In many ways, last season feels like the end of an era for JMU, who graduates five starters and a whole lot of their top players from last year and the last four years. Chief among those gone is the reigning league Player of the Year and a club legend in the form of Ashley Herndon, who finished off her JMU career with eleven goals last season. The club also loses a standout in midfield in the form of Allie Bunner. Sophomore Haley Crawford is the reigning league Rookie of the Year and scored five goals and added nine assists, but she’ll be under a microscope this year as the likely top scoring option.
Defense is a serious worry, as JMU tied for most goals conceded in the league and almost conceded two goals a game across all fixtures. That’s a problem considering the Dukes lose their two top defenders, Allison Bortell and Jenny Sroba this year. Even if the attack does keep rolling, those defensive woes could push JMU into a battle just to make the top six in the CAA this year.
The College of Charleston haven’t found it easy in the transition to the CAA, but 2016 marked some solid growth on many fronts for the Cougars. There was the winning season, the club’s first since 2011. There was also a sixth place finish in the league, meaning CofC reached the postseason for the first time since joining the CAA, even if they did fall at the first hurdle. Regardless, it was a much needed showing for head coach Christian Michner and a Cougars program that had seemingly been spinning their wheels in the CAA. The next step is a big one though, and Michner and co. know that turning into a title contender in a ruthless league isn’t an easy proposition.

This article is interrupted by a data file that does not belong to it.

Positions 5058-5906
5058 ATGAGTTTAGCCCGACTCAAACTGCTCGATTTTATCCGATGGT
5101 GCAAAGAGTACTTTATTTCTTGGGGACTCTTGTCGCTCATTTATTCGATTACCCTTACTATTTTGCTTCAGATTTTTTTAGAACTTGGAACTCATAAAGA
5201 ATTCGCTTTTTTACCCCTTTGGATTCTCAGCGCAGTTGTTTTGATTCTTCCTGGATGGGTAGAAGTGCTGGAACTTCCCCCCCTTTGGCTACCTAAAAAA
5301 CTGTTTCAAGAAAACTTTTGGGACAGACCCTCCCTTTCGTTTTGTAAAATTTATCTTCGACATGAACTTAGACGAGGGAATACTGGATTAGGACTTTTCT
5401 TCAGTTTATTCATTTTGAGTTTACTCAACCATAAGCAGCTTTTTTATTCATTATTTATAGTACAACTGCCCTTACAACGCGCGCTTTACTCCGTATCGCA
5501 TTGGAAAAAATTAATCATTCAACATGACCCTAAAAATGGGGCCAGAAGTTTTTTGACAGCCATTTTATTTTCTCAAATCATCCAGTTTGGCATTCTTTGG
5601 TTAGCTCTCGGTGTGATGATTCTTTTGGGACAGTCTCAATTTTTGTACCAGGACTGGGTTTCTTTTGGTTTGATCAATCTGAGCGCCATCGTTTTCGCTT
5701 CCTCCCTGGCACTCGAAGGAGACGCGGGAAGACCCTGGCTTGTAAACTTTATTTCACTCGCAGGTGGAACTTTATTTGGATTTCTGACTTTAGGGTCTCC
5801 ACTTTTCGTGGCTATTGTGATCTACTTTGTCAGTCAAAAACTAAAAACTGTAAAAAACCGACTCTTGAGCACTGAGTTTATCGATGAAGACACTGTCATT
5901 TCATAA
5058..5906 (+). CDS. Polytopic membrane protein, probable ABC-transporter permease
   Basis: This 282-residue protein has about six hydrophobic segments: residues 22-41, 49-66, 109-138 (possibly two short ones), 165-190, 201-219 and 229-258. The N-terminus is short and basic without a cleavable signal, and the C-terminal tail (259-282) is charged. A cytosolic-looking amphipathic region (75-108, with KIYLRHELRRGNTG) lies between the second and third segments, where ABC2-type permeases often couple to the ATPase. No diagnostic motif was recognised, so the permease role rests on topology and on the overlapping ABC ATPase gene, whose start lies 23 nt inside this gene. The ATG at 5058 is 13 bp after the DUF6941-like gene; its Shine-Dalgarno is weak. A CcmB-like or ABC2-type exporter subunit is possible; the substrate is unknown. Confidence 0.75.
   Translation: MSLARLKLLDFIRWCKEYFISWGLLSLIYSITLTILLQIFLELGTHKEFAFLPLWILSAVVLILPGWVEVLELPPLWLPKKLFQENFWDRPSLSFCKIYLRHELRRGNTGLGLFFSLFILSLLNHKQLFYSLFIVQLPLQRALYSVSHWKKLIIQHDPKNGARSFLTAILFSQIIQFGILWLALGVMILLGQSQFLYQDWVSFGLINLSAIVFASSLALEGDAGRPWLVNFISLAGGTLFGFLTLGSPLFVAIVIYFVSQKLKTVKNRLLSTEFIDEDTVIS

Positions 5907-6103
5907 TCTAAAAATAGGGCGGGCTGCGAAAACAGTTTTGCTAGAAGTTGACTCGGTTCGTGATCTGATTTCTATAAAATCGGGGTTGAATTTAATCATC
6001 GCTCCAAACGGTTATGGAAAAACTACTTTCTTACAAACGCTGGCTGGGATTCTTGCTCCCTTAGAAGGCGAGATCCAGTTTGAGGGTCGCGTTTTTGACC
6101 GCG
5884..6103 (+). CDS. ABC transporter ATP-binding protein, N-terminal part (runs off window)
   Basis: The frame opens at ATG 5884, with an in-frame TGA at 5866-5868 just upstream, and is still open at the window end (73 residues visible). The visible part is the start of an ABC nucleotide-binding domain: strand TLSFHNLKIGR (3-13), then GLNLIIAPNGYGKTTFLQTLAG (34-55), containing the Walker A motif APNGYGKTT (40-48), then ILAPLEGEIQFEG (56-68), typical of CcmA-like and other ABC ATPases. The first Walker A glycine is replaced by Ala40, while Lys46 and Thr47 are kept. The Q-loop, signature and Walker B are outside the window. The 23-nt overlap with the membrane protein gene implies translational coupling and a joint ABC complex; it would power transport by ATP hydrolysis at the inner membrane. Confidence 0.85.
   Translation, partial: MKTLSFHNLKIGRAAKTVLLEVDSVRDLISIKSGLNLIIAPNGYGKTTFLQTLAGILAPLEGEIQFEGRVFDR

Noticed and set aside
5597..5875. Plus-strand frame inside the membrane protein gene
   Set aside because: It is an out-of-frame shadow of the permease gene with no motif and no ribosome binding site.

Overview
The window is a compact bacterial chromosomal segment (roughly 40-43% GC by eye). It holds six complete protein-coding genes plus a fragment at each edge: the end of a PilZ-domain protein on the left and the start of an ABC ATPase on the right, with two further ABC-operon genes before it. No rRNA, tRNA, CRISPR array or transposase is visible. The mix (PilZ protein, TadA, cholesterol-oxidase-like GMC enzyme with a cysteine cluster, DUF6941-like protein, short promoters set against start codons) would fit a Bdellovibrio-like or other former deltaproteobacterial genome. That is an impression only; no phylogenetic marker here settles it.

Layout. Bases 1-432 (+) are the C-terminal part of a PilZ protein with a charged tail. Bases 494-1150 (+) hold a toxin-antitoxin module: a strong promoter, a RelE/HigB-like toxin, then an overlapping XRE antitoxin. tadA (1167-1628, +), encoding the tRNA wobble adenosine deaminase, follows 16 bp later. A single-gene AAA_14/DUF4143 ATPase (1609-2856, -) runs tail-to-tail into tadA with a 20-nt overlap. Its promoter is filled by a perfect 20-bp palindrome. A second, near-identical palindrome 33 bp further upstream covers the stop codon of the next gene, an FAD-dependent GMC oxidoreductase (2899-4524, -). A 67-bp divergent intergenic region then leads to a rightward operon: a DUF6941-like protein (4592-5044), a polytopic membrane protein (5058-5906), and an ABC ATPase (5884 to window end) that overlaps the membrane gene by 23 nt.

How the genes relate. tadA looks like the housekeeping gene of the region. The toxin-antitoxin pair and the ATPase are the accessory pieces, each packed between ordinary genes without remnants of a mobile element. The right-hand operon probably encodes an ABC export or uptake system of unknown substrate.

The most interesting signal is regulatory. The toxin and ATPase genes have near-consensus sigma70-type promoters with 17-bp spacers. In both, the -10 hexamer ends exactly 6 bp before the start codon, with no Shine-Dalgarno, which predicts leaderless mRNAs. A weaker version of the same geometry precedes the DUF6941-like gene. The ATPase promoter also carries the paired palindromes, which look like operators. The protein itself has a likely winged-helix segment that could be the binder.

The Cougars lose four starters from last year’s squad, the most important of which being goalkeeper Lauren Killian, who had a breakout year for the club. Senior Genevieve Henderson is the only returnee with experience at the position, though she played forward last season, with rookies Meredith Holton and Maggie Berlin likely to vie for the role. The attack takes a big and unexpected hit with the sudden departure of Jessica Schifer, who was the team’s joint leading scorer last year with seven goals. It puts even more pressure on the other returnee with seven goals, Spaniard Laura Ortega, who has adapted well after a slow start and who also added eight assists to the cause for the Cougars in 2016. Mid-table in the CAA looks wide open this year, and the Cougars could reach the top six again but don’t look like a title challenger.